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Teres major transfer for irreparable postero-superior RCT.

Authors: L Celli

References: SECEC 2005, Rome

 

The aims of the Teres Major transfer for postero-superior RCT are:

To improve

-        Active range of motion without pain

 

To recover

-        The antero-posterior balance with the Subscapularis muscle

 

To reduce

-        The risk of cuff tear arthropathy

 

Patient’s features

Disability

-        Loss of ROM in particular external rotation and abduction

-        Young patients with high expectations for work and sports requirements

-        High patient compliance

-        Bilateral or dominant side involvement

-        Absence of pre-existing medical conditions

 

Configuration of the rotator cuff tear

-        Irreparable lesions of the sovra and Infraspinatus muscles with or without the Teres minor lesion

-        Preserved Subscapularis and deltoid muscles

-        Absence of gleno-humeral osteoarthritis

 

Clinical features

The patient complaining about:

-        Reduction in daily activities

-        Pain

-        Loss of active external rotation

-        Sometimes weakness in external rotation and abduction

 

Physical exam

-          Loss of active external rotation and abduction

-        Good function of the Subscapularis and deltoid muscles

-        Preserved passive range of motion

 

Imaging assessments

X-Ray

-        Absence of gleno-humeral osteoarthritis

-        Acromion-humeral space >2-3 mm


 

RMN

-        Postero-superior irreparable rotator cuff tear

-        Fatty degeneration (stage III, IV) of the infra and sovraspinatus muscles

-        Subscapularis muscle is well preserved

-        Teres minor is conserved (better outcome)

 

Surgical technique

-          Patient in beach chair position

-        Paracromial skin incision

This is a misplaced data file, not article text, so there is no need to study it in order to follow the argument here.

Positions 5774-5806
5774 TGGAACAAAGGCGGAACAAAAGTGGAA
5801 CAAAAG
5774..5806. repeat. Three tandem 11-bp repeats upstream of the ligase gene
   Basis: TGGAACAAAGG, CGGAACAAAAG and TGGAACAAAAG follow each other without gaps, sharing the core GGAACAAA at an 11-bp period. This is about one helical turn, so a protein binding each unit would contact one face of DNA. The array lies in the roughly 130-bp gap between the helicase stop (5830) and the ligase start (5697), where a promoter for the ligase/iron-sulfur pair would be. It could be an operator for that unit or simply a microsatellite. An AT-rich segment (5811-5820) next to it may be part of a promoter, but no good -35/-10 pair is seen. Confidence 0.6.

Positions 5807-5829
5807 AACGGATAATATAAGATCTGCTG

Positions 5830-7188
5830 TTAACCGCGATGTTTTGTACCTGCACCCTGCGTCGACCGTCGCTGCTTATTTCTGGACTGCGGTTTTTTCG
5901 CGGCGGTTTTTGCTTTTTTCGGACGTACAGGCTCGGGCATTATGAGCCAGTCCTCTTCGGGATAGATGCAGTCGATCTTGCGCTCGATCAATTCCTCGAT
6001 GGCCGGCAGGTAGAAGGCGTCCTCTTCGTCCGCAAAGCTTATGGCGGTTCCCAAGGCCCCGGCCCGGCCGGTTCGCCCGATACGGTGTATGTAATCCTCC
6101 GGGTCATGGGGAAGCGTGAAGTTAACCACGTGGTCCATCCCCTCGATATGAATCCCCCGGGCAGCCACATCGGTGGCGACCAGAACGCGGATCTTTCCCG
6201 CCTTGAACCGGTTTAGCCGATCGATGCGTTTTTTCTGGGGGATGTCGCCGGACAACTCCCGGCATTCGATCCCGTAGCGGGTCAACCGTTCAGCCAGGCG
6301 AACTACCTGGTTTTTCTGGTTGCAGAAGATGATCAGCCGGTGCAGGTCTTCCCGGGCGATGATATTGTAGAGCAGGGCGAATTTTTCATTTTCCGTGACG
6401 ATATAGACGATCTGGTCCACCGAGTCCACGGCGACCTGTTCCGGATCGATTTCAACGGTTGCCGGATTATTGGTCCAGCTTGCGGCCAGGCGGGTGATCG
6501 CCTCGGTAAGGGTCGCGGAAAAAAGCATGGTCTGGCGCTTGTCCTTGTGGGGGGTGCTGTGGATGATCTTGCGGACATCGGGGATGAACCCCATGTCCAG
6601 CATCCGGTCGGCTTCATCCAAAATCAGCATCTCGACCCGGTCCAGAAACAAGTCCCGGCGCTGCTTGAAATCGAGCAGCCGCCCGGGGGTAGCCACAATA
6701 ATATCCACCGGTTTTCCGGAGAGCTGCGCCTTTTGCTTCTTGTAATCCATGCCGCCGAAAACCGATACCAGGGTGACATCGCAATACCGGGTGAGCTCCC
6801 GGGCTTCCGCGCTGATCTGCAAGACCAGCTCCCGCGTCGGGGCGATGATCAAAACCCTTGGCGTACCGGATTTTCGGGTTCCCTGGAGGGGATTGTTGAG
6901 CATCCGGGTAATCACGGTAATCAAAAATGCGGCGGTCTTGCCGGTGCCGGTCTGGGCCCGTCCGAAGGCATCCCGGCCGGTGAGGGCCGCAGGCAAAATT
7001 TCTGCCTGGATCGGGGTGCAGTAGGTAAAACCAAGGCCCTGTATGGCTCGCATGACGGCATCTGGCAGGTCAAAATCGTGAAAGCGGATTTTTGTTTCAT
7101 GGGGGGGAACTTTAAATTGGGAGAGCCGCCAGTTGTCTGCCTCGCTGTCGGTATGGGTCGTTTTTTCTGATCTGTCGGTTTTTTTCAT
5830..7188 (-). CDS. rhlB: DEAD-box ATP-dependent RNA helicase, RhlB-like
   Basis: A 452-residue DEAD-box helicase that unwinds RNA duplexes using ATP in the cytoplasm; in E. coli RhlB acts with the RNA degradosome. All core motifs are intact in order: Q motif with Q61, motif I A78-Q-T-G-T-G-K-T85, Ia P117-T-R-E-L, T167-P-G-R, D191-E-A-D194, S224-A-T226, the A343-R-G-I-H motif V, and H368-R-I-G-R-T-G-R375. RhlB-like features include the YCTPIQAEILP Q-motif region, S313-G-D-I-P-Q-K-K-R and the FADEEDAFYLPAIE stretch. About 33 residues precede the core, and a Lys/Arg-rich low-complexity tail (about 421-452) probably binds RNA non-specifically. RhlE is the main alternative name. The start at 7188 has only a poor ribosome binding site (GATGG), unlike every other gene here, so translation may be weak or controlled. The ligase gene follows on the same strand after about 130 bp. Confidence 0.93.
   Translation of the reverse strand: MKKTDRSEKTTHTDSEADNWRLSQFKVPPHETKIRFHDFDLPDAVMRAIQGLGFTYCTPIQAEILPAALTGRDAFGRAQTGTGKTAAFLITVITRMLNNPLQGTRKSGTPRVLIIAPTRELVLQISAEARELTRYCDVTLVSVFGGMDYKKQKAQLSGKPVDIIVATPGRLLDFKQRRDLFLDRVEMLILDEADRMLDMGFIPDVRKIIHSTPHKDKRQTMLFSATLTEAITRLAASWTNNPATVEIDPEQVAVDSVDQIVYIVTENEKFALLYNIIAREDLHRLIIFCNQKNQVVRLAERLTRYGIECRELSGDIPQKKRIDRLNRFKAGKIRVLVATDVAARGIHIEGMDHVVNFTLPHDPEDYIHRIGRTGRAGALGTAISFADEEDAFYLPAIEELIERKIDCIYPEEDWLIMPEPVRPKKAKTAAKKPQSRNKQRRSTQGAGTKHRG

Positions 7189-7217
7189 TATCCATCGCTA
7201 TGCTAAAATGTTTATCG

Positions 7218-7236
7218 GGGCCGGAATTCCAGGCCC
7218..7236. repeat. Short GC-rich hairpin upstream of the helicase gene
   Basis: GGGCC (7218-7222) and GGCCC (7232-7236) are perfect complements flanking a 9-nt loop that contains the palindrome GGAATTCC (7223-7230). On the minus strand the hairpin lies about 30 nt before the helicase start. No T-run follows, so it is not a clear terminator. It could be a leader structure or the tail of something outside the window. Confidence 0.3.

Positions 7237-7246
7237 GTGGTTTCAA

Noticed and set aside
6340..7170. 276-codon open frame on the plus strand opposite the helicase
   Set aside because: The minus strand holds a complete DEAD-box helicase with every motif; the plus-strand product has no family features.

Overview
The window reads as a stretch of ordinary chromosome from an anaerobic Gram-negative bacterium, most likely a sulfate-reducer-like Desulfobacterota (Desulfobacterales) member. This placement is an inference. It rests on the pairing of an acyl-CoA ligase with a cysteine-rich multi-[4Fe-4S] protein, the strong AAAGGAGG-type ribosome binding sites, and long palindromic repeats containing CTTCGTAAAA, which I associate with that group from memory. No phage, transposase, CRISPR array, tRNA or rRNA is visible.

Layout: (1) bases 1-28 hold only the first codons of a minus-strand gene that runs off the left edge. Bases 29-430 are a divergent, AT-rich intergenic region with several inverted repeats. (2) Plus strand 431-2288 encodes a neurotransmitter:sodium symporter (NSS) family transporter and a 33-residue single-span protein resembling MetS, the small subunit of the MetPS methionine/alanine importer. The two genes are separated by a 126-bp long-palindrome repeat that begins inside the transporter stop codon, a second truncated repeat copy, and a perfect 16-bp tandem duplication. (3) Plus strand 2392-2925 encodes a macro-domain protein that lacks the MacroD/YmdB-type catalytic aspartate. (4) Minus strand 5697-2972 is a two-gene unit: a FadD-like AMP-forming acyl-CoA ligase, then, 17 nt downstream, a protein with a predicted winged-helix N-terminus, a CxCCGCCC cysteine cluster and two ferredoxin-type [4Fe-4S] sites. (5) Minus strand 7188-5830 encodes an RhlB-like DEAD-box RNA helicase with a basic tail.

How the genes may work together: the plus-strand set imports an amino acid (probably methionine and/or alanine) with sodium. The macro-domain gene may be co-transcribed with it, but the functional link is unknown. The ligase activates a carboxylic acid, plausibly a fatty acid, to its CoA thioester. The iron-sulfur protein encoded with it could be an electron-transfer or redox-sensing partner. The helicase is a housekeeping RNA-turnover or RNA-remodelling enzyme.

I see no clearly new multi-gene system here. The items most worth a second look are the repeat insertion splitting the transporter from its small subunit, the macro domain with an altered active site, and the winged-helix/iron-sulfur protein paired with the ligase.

-        Exposure of the rotator cuff

-        Exam of the tear (tenodesis of the bicipites and retention of the superior part of the Subscapularis muscle)

-        Second skin incision runs to the posterior pillar of the armpit

-        The Teres major muscle is identified and separated from the latissimus dorsi

-        The axillary and radial nerve is identified below and above the tendon transfer

-        The Teres major tendon is detached from the humerus, leaving the latissimus dorsi tendon attached

-        The tendon is passed under the deltoid muscle

-        To the subacromion space

-        Inserted in the Infraspinatus area with the arm adducted and in neutral rotation

 

Our experience

We analyzed the results obtained in the first 20 patients at two different follow-ups at 35 months and 92 months.

Males: 11      Females: 9

Mean age: 61 years old

The Constant score was used to calculate the dates

Mean score:   Preoperative                               32 points

                   Postoperative (35 months)   66.5 points

                   Postoperative (92 months)   67.8 points

 

PAIN:

Stable during the two follow-ups, 14 points according to the Constant score

 

MOTION:

The active abduction improved with an average of 51° (from 89° in preop, to 140 in postop) stable during the two follow-ups

The active external rotation in adduction had a mean arch of 20° (preoperative 7° postoperative 27°) at the first follow-up and it improved to 26.4° in the second follow-up.

The active external rotation in abduction at 90° had a mean arch of 35° (preoperative 33° postoperative 68°) at the first preoperative evaluation and 30° in the second follow-up.


 

X-RAY:

Moderate osteoarthritis was found in two patients at the last follow-up and also one patient with severe osteoarthritis was observed, but with a good range of motion without pain.

 

MRI:

One patient had secondary rupture of the tendon transfer from its insertion on the great tuberosity.

 

Discussion

The Teres major transfer is able to restore a shoulder function without pain.

According to our experience, its advantages are:

-        It is a scapular thoracic muscle like the Infraspinatus

-        Its neuro-vascular pedicle is long enough to be transferred

-The muscle has sufficient strength to substitute the Infraspinatus muscle

-        Good pain relief

-        High satisfaction rate with a long follow-up

Its disadvantages are:

-        Its tendon is short and bulky

-        The tendon is very close to the axillary and radial nerves

-        It is difficult to obtain the correct tension on the tendon muscle

-        High patient compliance

-        Long postoperative rehabilitation program

 

Conclusion

Our experience reveals that using the Teres Major transfer in the irreparable postero-superior rotator cuff tear allows recovery, pain relief and a good active range of motion which permits the restoration of the functional shoulder according to the patient’s age.

This tendon transfer can be used as good alternative to other muscular transfers reporting good long term outcomes.

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